Layers and Features

Published on 25 May 2020


Layered Architecture is a well known and proven approach when developing software. But should it always be the default choice?

Layered Architecture Problems

By "Layered Architecture" I refer to the class of software architectures using Layers and the Dependency Inversion Principle. Onion, Hexagonal, Ports and Adapters, Clean are some notable definitions.

There is no doubt in the benefits of layers and Layered Architecture. Therefore I will go directly to what bothers me about it.


  • It is often used as a system-wide architecture. To implement the first features, the layers need to be defined upfront. This means that once layers are in place, every feature should comply with them. The problem is that a decision having such a big impact on future development is made too early.

  • Adding a feature requires changes in multiple layers. In the early stages of development or when prototyping some new feature, this can be a burden. Also, future maintenance and development can become complicated.

  • Layers enforce abstraction - good layer design is to have an internal and external representation of the entities it handles. There are cases when this does not bring any value, e.g. simple CRUD or reporting.

  • Sometimes having to go through all layers is an overhead. This is why some define layers as "closed" (it is mandatory to always go through it) and "open" (can be "skipped" in some cases). I don't find this a good practice. Once allowed such "shortcuts" will repeat over time leading to probably "open" all layers thus defeating the purpose.

  • Features tend to have specific requirements. Although layers promote reusability in most cases each layer will have abstractions serving specific features.

So what can be used as an alternative?

Vertical Slices

Vertical Slices Architecture moves the boundaries from layers to features. The general idea is to group what is likely to change together.


Verticals slices do not exclude layers. The difference is that decisions can be made on a feature basis. Some features may benefit from a rich domain model and more strict layering and abstractions. For others, a simple Transaction Script may be suitable, or Event Sourcing or CQRS.

There are some general considerations when using this approach:

  • Make features as independent as possible. Define a clear public interface for other features or the UI layer to use while keeping internal details private.

  • Be very careful when introducing shared components - do not introduce accidental coupling. That said there will be shared domain models and services that will emerge over time. It is normal to have a shared database at least in the beginning.

  • Strive toward reusable Application Infrastructure - security, logging, transactions, exception handling, lifetime scopes. All features should be able to benefit from it and concentrate on the business problem they solve.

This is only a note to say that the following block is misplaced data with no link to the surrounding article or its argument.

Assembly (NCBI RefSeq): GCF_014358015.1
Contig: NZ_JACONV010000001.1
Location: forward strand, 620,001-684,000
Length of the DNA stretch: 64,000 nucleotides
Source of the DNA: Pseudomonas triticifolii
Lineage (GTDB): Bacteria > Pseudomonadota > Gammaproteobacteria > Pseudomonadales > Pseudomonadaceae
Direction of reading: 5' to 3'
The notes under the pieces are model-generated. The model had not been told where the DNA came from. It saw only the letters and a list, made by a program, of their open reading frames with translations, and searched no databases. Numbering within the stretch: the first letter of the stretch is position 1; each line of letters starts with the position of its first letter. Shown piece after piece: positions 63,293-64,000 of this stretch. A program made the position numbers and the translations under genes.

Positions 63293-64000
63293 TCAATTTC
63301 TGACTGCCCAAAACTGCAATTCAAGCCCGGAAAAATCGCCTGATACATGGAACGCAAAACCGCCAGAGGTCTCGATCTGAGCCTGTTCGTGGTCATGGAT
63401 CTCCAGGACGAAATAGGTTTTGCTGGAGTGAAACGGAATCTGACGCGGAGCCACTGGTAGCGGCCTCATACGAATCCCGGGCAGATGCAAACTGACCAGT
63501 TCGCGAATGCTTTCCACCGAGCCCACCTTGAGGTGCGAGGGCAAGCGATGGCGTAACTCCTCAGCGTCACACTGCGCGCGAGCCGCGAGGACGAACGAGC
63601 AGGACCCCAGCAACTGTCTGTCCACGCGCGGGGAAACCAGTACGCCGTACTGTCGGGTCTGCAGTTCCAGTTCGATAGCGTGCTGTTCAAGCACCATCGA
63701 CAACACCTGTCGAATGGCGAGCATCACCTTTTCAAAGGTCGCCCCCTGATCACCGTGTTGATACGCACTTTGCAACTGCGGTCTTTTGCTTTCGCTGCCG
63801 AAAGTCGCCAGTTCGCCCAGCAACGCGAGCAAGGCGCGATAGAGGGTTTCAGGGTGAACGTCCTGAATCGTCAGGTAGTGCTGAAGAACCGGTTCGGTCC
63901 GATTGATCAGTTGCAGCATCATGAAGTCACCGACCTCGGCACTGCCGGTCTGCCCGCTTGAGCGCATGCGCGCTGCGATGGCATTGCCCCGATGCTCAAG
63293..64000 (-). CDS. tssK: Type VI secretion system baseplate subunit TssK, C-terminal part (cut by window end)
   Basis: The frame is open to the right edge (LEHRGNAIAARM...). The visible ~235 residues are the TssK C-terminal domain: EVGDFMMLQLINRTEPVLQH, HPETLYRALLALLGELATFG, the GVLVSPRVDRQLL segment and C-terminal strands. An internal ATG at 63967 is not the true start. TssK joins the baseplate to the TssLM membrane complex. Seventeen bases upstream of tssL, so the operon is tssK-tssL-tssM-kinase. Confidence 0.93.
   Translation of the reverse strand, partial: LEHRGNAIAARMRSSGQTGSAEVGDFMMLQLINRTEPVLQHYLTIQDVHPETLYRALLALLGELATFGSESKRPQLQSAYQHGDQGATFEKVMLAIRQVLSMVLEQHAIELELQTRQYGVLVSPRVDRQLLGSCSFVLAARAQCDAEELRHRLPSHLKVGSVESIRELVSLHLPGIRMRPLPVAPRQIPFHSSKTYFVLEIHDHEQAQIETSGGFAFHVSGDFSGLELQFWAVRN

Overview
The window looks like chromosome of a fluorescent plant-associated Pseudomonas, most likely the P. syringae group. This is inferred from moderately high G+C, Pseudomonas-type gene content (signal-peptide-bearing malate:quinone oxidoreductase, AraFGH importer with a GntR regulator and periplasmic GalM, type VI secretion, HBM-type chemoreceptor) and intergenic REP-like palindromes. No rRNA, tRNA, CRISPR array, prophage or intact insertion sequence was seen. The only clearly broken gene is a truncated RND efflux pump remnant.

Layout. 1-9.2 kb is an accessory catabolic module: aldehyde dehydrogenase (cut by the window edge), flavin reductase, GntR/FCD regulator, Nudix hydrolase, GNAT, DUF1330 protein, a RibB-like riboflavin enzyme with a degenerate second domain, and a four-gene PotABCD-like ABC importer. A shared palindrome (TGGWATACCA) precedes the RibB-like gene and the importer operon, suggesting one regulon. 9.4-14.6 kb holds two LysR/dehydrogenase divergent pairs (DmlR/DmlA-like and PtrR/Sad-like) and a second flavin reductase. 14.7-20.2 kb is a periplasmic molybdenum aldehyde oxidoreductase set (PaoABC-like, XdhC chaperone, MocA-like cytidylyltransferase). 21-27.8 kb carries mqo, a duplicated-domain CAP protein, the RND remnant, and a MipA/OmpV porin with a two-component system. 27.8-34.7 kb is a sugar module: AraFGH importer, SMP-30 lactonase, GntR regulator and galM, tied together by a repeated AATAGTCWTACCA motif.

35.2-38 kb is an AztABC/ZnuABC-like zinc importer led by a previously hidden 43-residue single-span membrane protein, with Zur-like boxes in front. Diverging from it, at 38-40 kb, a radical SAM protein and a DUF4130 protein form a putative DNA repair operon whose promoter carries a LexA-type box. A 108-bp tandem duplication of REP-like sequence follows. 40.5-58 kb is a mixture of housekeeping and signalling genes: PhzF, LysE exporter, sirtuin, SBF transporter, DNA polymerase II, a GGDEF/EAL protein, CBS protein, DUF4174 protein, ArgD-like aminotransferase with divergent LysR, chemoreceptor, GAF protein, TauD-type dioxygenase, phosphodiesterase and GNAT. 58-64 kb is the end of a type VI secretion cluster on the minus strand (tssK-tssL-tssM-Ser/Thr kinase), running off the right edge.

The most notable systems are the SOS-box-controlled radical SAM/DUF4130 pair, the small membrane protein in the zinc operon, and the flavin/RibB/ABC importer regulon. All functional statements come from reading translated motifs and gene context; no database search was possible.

• Do not abandon the Dependency Inversion Principle - there are still benefits from decoupling within a feature.

  • Simple in-memory events or messaging can act as an additional way of decoupling features.

  • My preference is to keep the UI in a separate layer (probably physically separated e.g. in different assembly/package/module). This gives me the flexibility to use different hosts for the application - web server, console application, or system service.

Are We Done With the Architecture?

Unfortunately, the answer is no. Generally speaking, architecture is never done when the software is still under development. I see Vertical Slices as something to start with, not the final thing. It requires attention to the code while it evolves. It means continuous refactoring and restructuring while getting more knowledge for the problem being solved.

These are some cases that can occur:

  • Two features can depend on each other with circular dependency. Probably this comes from wrongly defined feature boundary and they should be merged in one feature.

  • Multiple features depend on shared service. It is worth revisiting the design and review feature boundaries.

  • Code duplication in multiple features. Investigate whether it is really a code duplication or just a similar code in a different context. If it is really a duplication then it probably should be extracted.

  • Low cohesion within a feature. Probably the feature should be split into separate features.

  • Discover cohesion on the domain level. It possible to find out that the domain itself can be split into parts - a group of features may use given domain entities and a different group can use other entities with little to no crossing points.

As the requirements change over time there are multiple directions to go. It may be appropriate to start extracting features into Microservices. The feature's public interface can become an API call. Events feature produces or consumes can be put on an external message queue.

If it makes sense there is nothing wrong to continue with a monolithic application. Then you can go on with Modular Monolith.


Layered Architecture solves a certain class of problems perfectly. But not every project should use it from the start. There is no single architecture that will fit every use case. A project may evolve to layers but should be also flexible enough to be able to accommodate different approaches. Vertical Slices is one possible way to start.

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